money health weekly


How to Financially Change When You Feel Stuck


"The curious paradox is that when I accept myself just as I am, then I can change."

-Carl Rogers


We're finishing up a late shift and my coworker tells me that he has to work in the morning at his other job. He works two jobs; his other one is at Wal-Mart. He spends a lot of time telling me about how much he dislikes working there. He doesn't like dealing with customers. That's why he works in the kitchen with me.

I do what anybody does when someone complains about their job. I tell him he should quit. He wants to, but he gets good benefits. He has a 401(k) with extra money put in there to match his. He gets stock options and can buy stock at discounted prices.

I'm jealous of him. I've been fascinated by personal finance and investing for a long time now. I don't really understand what stock options are or what a 401(k) is, but I want to learn.

That was 21 years ago, and I am now an expert in investing and personal finance. I wish I could say I started learning about investing that same day, but I didn't. I wanted to invest and make a lot of money. I wanted to find the next Microsoft (because I thought that was possible). I wanted to have a retirement account and take advantage of compound interest.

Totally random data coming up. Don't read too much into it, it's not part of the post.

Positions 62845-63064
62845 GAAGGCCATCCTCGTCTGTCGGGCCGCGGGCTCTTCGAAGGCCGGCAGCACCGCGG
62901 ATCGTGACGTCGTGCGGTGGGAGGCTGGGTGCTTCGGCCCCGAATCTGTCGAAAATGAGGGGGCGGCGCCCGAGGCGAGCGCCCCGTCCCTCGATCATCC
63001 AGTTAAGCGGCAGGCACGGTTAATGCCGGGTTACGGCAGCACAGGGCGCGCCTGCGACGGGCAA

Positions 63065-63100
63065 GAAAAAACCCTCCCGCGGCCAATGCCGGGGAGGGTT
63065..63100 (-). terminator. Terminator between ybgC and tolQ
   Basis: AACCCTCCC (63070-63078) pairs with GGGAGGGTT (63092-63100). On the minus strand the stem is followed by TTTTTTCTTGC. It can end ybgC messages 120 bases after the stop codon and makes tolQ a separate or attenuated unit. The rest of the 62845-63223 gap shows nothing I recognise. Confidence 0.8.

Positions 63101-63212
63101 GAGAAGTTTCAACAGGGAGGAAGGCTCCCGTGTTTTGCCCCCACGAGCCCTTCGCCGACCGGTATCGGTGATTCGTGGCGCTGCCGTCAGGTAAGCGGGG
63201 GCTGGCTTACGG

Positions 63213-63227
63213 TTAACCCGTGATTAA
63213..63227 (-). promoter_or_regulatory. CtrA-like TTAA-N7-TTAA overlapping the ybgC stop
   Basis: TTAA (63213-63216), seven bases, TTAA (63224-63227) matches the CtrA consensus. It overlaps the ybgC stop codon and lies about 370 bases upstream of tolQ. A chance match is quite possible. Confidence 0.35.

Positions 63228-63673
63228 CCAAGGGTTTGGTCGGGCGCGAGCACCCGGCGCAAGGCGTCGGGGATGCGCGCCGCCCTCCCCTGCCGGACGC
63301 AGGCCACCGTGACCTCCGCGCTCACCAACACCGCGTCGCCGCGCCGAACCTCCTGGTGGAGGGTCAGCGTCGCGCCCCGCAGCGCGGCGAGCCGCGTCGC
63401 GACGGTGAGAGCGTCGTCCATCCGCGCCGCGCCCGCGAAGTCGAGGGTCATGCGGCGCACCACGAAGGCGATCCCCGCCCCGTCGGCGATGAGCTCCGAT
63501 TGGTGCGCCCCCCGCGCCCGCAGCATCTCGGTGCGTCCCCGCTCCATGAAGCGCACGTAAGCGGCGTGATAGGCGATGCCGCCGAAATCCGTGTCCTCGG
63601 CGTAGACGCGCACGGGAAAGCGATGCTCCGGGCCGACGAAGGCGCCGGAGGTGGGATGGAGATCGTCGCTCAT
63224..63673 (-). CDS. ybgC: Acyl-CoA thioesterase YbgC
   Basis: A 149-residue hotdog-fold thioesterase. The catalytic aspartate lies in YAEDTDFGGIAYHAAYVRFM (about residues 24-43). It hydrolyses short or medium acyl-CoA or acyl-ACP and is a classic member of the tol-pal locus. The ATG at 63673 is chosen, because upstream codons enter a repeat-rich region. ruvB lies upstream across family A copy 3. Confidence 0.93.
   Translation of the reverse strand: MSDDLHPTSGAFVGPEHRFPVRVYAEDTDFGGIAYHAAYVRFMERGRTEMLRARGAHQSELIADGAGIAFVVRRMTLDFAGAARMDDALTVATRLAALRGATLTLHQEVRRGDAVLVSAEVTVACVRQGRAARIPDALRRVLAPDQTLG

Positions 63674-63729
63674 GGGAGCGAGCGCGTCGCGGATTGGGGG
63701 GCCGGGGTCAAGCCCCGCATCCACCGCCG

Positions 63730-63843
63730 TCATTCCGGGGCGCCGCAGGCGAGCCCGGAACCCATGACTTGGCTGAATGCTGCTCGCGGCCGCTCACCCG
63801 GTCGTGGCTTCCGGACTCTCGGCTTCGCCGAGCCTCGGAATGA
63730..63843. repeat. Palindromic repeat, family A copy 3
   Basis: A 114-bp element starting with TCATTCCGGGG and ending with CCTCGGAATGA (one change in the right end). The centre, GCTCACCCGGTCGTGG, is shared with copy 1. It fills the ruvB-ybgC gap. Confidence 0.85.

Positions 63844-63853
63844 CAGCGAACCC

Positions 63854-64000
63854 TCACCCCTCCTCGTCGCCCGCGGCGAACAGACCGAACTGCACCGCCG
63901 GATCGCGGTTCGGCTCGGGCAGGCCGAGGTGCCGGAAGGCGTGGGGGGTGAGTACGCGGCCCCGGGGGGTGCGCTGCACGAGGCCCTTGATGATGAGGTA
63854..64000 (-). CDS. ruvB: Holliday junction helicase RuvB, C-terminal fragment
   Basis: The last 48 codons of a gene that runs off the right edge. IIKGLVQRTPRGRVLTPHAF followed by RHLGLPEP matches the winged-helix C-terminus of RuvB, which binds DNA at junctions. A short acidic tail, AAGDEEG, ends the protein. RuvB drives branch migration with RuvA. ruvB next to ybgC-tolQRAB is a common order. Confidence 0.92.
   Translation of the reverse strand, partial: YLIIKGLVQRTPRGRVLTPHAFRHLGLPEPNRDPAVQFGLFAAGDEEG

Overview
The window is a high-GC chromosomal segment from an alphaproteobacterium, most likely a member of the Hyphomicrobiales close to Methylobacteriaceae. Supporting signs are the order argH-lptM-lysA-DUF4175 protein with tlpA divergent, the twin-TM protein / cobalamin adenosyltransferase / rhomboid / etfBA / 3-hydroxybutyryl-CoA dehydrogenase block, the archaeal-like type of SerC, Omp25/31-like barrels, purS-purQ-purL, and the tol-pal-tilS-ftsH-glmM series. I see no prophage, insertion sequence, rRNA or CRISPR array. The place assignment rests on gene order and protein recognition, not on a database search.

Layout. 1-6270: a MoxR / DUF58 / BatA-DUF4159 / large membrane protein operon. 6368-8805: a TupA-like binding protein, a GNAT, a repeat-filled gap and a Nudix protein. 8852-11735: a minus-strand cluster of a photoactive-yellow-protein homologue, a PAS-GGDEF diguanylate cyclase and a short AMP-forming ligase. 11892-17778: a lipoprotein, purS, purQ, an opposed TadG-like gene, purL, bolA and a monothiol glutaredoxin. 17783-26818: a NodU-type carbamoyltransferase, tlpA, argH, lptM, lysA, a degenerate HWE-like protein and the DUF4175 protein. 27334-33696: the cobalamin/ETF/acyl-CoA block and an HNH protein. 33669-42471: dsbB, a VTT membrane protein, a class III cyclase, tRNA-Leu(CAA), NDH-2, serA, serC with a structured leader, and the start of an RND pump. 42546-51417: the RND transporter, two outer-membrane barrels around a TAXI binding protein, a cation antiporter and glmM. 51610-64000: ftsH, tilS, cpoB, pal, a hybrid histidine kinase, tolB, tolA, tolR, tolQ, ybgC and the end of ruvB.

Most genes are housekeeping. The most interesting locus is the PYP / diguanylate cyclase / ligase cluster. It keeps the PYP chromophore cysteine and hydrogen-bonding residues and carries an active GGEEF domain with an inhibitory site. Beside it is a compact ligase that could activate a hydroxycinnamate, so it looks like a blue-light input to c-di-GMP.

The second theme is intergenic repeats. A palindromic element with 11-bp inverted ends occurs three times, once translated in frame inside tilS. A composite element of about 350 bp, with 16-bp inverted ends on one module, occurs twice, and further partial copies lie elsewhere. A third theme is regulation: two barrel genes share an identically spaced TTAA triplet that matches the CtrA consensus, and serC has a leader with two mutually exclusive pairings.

I wanted all those things, but didn't do anything about it for years. I was pretty ashamed of myself. Why didn't I ever do anything about it? I knew I wanted to, but my actions didn't align with my desires. It wasn't until I decided I was going to be an investor, a saver, and a student that I was able to start saving and investing.

financial change is possible

Continuous Self-Improvement

You want to be better. We all do. We all have a deep desire to better ourselves, meaning, we have a natural instinct to grow. This drive in us isn't the same for everyone, but it's there. We're all moving forward, looking ahead for what will make us better off.